Many organizations are enhancing their interest in blockchain technology because of the significant advantages for business. In addition to confirming data integrity, blockchain allows increases in direct transactions between suppliers and customers, along with keeping correct records of asset movement (Lacity, 2018). Blockchain also plays a vital role in enhancing the traceability of transactions, increasing cost-effectiveness, and improving the performance of banks and other financial institutions (Hassani et al., 2018; Frizzo-Barker et al., 2019; Palmie et al, 2020). Blockchain is also being adopted in real estate and public registries to take advantage of the immutability possible with distributed ledger systems (Konashevych, 2020). Likewise, educational institutions have begun to adopt blockchain technology (Bhaskar et al., 2020).

Though blockchain has the ability to improve performance in the financial sector, it faces several challenges such as scalability, security, privacy leakage, energy consumption, laws and regulations, cybercrime, and so on (Chang et al., 2020). Firms also face governance, legacy, and coordination issues at the time of adopting blockchain technology (Upadhyay, 2020). Blockchain adoption in the health sector deals with some additional challenges, such as large data sharing in hospitals, data security and management, handling socio-economic data, and so on (Attaran, 2020). Although blockchain solves some issues involved with integrating IoT-based precision agricultural systems, it still poses challenges to security and privacy (Torky & Hassanein, 2020; Ferrag et al., 2020). Blockchain has the potential to decentralize educational documents and materials which encourage lifelong learning. Yet even still, privacy, security, and proper standardising for implementation are significant challenges for educational institutions (Bhaskar et al., 2020).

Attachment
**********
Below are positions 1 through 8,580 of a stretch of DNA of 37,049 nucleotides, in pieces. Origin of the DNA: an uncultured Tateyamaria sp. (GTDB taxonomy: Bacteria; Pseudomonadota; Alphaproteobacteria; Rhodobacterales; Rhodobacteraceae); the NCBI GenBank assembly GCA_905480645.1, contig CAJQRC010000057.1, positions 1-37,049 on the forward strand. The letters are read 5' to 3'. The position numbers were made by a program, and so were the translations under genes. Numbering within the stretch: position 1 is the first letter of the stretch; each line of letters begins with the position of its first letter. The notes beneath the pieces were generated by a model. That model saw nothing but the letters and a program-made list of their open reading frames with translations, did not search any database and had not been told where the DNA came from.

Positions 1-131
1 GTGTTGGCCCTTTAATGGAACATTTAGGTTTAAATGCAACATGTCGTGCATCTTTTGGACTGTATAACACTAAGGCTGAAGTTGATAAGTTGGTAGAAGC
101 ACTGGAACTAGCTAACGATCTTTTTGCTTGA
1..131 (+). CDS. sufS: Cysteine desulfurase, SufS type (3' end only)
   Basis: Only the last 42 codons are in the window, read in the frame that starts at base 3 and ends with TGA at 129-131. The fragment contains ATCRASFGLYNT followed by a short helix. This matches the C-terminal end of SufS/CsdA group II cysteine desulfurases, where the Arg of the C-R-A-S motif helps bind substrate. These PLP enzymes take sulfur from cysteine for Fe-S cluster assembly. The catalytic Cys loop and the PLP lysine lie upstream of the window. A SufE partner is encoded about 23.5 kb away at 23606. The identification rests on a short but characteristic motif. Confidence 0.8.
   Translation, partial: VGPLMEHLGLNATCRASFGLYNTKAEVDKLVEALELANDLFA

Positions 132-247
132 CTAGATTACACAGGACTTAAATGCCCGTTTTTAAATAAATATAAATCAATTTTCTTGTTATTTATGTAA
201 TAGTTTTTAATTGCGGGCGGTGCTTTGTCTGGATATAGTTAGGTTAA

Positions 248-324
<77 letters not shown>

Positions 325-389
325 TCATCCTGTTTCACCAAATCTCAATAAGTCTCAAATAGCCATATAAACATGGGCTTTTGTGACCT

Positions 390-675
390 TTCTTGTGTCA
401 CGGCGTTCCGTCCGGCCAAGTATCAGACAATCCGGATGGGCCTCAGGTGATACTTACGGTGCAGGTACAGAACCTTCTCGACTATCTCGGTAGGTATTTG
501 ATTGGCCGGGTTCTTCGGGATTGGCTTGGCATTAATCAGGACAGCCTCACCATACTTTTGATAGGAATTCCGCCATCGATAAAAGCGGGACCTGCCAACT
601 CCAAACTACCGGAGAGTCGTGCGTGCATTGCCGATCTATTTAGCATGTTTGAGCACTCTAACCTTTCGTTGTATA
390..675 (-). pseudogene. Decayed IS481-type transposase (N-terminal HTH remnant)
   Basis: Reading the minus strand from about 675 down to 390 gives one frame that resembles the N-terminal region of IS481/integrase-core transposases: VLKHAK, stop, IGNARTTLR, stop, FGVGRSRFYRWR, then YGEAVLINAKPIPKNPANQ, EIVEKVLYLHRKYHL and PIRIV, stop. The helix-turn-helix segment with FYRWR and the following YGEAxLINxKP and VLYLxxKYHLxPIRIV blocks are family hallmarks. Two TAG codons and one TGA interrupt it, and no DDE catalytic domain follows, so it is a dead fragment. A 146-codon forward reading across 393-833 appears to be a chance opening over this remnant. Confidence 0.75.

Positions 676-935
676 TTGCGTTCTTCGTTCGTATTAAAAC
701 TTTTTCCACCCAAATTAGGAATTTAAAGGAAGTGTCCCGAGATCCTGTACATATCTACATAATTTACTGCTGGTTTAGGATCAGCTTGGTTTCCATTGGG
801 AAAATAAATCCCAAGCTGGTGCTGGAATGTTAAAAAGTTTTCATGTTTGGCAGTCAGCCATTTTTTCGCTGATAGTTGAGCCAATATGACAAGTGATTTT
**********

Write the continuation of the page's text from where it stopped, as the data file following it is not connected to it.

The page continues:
After considering the potentialities and challenges of blockchain technology, many developing countries have started taking some measures to adopt blockchain technology in their organizations. Disruptive technology like blockchain can facilitate those developing countries that are on a positive path of development to accomplish Sustainable Development Goals (SDGs) (Parmentola et al., 2021). Blockchain is especially advantageous for developing countries in addressing ineffectiveness in operations, establishing legal property rights, and reducing corruption (Kshetri & Voas, 2018).

Several studies have been done on blockchain adoption, benefits, impacting factors, and blockchain in the supply chain or the financial sector (Post et al., 2018; Hye et al., 2020; Janssen et al., 2020; Garg et al., 2021). Still, studies are scarce regarding the challenges of adopting blockchain technology generally, including for developing countries. This has been referred to as a future research gap to explore further (Hoxha & Sadiku, 2019; Janssen et al., 2020; Chang et al., 2020).